Telegram: Founder Pavel Durov explains why Telegram doesn’t use end-to-end encryption by default and instead offers it as an optional feature via ‘Secret Chats’.
The founder has now released a new post on his personal Telegram channel that clears the air about why the app does not feature end-to-end encrypted chats by default. All the information below can be found on Pavel Durov’s Telegram channel (@durov).
Why Telegram doesn’t offer end-to-end encryption by default
Telegram has a ‘Secret Chats’ feature that allows end-to-end encryption. However, this needs to be enabled, should the user want to make use of end-to-end encryption. By default, Telegram chats are not end-to-end encrypted. Durov insists that this is to allow these chats to be backed up in Telegram’s own secure cloud storage.
This lets users have access to a number of features including sending large documents and videos, instant media forwarding without re-upload, minimising storage usage on your phone, support for multiple devices and access to chat history, which is simply put, not possible with end-to-end encryption in place.
Instead, Telegram lets its users choose whether they want their chats to be backed up on the cloud and make use of features like multi-device support. Those who favour more security over these features can opt for Secret Chats, which enable end-to-end encryption for the parties involved. For the security you get, you will miss some very basic features like taking screenshots or forwarding messages.
Is Telegram bringing ads? What kinds of ads are coming to Telegram?
Telegram had recently introduced its ideas to bring ads to the platform, to help the app stay afloat and to keep Telegram running independently. However, Durov had mentioned that ads will only be coming to large channels, while one-on-one private chats and private groups will remain ad-free.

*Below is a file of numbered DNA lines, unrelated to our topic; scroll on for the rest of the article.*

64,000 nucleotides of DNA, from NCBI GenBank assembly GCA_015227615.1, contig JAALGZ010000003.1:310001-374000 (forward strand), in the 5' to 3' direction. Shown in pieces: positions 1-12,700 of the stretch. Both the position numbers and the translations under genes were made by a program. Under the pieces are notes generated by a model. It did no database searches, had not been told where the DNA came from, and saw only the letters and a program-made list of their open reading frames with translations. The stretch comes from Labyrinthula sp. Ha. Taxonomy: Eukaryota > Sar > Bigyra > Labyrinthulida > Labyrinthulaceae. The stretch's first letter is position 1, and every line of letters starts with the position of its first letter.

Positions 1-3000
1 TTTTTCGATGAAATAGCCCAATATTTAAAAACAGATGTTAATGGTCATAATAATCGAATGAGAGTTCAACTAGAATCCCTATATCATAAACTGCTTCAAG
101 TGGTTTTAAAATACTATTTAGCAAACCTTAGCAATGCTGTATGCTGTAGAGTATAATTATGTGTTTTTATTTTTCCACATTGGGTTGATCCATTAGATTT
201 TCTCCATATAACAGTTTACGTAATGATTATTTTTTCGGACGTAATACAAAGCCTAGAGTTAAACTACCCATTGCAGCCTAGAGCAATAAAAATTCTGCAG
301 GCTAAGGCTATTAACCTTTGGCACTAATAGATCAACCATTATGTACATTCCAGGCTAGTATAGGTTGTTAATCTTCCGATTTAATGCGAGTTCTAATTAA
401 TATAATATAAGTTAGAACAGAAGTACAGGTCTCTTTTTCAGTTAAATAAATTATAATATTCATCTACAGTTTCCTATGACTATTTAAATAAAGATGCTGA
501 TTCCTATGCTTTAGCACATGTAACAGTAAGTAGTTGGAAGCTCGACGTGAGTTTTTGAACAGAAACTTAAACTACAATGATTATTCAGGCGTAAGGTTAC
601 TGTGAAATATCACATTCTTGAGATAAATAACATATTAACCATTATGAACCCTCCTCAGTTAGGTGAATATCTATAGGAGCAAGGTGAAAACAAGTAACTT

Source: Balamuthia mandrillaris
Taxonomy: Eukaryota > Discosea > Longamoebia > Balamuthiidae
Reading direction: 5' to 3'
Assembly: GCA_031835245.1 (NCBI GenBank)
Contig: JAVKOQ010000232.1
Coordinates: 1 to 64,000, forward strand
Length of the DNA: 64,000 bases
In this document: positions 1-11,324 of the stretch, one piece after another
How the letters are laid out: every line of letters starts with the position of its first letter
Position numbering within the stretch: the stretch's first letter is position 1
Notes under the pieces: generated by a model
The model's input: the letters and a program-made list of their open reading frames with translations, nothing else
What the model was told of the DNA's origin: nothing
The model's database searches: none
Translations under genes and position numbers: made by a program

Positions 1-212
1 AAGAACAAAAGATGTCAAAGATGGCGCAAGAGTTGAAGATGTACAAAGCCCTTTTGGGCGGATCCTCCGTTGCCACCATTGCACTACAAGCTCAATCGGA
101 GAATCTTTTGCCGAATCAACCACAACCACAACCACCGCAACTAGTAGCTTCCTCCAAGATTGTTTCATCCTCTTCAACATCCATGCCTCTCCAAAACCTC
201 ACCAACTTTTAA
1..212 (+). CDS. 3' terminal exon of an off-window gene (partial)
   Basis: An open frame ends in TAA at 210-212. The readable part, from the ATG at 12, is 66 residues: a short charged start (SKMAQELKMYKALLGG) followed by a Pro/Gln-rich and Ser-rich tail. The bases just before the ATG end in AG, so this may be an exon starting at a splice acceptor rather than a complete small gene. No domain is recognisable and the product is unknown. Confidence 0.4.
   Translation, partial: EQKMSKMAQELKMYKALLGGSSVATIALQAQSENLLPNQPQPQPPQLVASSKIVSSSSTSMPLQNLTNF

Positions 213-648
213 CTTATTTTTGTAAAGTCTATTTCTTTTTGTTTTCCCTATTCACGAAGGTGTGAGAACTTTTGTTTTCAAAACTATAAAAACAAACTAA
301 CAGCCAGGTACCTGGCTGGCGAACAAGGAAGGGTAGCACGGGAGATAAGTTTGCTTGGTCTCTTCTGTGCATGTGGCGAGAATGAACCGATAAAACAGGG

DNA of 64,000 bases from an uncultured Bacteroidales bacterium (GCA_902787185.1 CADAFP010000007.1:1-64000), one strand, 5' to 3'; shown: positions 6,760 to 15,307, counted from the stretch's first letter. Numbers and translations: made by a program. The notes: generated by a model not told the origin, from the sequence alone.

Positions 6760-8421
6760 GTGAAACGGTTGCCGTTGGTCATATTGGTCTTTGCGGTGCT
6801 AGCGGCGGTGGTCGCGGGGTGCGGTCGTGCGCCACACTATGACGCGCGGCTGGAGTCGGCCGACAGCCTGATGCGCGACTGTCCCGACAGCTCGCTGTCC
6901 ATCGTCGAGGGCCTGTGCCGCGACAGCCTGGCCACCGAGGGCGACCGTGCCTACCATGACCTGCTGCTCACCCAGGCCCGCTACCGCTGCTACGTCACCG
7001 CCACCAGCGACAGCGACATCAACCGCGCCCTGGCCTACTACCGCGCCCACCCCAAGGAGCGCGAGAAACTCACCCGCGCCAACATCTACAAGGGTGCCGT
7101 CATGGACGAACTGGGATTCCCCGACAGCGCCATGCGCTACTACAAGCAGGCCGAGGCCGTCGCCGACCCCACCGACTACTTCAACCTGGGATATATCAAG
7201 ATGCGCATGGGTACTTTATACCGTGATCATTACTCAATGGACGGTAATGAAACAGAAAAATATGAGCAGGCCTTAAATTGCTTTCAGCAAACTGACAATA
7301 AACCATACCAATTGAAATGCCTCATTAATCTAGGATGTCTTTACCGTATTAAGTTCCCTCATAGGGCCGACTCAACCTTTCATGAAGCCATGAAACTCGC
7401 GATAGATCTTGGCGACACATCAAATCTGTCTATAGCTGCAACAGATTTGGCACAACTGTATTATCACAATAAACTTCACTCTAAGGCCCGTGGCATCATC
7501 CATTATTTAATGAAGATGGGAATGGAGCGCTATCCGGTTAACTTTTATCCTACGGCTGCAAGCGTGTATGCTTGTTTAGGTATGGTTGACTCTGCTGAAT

“We will never force you to view 30-second ads on Telegram. If we ever introduce ads, the ads will be shown only in large one-to-many channels, which are expensive to run due to server and traffic costs,” stated Durov in his post. “So, no collecting private data, no user profiling etc. And if you don’t use our one-to-many channels (which are non-existent in all other messaging apps), you won’t see a single ad,” he adds.
Durov recalls the FBI trying to influence him
In yet another post, Durov also speaks about an incident from May 2016, when the FBI reportedly tried to influence the founder and bribe his engineer to “make Telegram less secure”. “Luckily, since neither of us are US citizens, we could afford to refuse their offers and I was able to tell the public about these attempts. If we were American citizens, the FBI would have likely tried to silence us using a legal procedure called a “gag order”,” said Durov in the post.
A gag order is essentially a legal directive that doesn’t allow you to publicly disclose information related to an event. “That whole story made me ask myself this question: if our team experienced such pressure during just one week’s trip to America, what kind of pressure are US-based tech companies facing every day?” added Durov in the post.